Page Views vs. Unique Visitors?
Which site metric do you think is more important, page views or unique visitors? In an affiliate marketing industry obsessed by SEO questions, the outcome of this argument takes on some pretty serious monetary consequences. There are pros and cons to both metrics and some in the industry don’t think much of either one.
Whether you’re just getting started in the industry or you’ve been around a long time, you owe it to yourself to understand the importance unique visitors and page views and which one matters more.
Before getting too far along, it’s worth taking a moment to formally define these terms according the number one authority on the subject, Google.
A pageview is an instance of a page being loaded by a browser.
Unique Visitors represents the number of un-duplicated (counted only once) visitors to your website over the course of a specified time period. A Unique Visitor is determined using cookies.
In the perfect world you’ll have lots of unique visitors racking up lots of page views, but that’s not how things always work. What if you’ve got a surplus of one or the other? There are definitely pros and cons associated with each metric and each one shares different information about your site
More Pageviews Than Visitors
Here’s a nice problem to have, you don’t have very many unique visitors, but your page views are going through the roof. The message you should be receiving here is that your content is great, but your marketing efforts could use a boost.
So how do you get more visitors to your sites? That’s the million dollar question, but a sticky site with good content has a pretty formidable weapon in this fight, dedicated readers.
Domink Kofert, CEO of PokerStrategy.com, is a man who knows something about pagviews and unique visitors. After all, his site chalked up over half a billion page views last year. In a recent interview with CAP, Kofert shared his strategy for using readers as affiliates.
Our affiliate program is relatively simple. It’s basically a tiered CPA program. You refer a player to PokerStrategy and he gets converted into a real money player, either by making a small deposit or by making one of our free bank rolls…you as an affiliate get a CPA.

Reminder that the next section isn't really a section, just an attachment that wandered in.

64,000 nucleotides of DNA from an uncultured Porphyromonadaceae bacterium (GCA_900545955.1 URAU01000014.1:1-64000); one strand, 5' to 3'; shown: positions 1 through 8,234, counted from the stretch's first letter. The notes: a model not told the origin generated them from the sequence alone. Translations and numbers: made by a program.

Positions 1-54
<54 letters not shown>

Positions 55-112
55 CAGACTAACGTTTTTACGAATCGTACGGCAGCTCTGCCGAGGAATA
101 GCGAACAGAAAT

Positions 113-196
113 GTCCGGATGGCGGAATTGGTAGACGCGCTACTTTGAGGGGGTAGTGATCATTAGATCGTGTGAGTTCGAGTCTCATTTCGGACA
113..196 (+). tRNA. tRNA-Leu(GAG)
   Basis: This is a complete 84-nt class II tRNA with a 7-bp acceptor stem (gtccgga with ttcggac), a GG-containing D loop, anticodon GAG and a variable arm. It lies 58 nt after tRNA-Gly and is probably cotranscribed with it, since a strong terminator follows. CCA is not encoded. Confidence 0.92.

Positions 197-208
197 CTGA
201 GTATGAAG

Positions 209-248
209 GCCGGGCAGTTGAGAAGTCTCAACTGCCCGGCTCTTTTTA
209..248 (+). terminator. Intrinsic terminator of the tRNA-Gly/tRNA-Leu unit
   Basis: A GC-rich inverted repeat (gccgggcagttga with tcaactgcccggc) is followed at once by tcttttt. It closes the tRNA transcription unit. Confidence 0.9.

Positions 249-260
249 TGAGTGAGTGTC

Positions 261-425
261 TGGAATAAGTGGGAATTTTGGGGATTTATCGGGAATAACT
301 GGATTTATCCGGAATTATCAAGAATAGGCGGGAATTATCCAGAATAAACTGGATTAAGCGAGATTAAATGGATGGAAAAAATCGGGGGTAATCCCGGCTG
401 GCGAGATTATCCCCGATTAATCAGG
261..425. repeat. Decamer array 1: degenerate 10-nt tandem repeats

If you’re seeing lots of visitors who aren’t staying around long enough to drive page views, you’ve got an all-hands-on-deck emergency on your hands. The clear message here is that your content just isn’t doing the trick. (That said, hats off on what must be a pretty good SEO strategy.)
Creating high quality content pays off in any number of ways, including increased page views and happier readers. There’s no shortage of articles on sites like SEOmoz and CAP that can help you get your content back on track.
You might also want to heed the advice shared by Nikola Zugic in a CAP Webinar titled, Attract 500,000 Monthly Visitors.
I have three words for the viewers: SEO, SEO, SEO. And content, content, content. You have to surround yourself with quality people who know what they’re doing and you have to do your research definitely and see what other websites are doing and try to improve it on your own website.
Whatever you wind up doing you need to do it quickly. Those unique visitors won’t keep coming back if there’s nothing of value on your site.
Which One is More Important?
At the end of the day, Google is going to rank your site on a number of factors, including page views, length of visit and unique visitors. If your visitors aren’t sticking around for very long, your site rankings are going to fall, so it’s a pretty serious matter. (For more on how Google determines these factors, we recommend you take a look at Really Understanding Google Analytics by Kent Clark.)
It Just Doesn’t Matter
At the end of the day, page views and unique visitors play a distant second fiddle to a couple ladies called conversions and sales. In a blog post titled, Profit is More Important than Monthly Unique Visitors on ScoutAnalytics.com, Matt Shanahan argues that webmasters shouldn’t lose track of the value of actual conversions and sales. He states in no uncertain terms:
If profit is the goal, then monthly unique visitors and page views are not relevant performance indicators. What matters most for profit is revenue capacity and contribution from the loyal, profitable audience.
If your conversion rates are where you want them, the battle between page views and unique visitors is kind of moot point.
Which one do you think is more important, page views or unique visitors? Share your thoughts on our SEO Forum.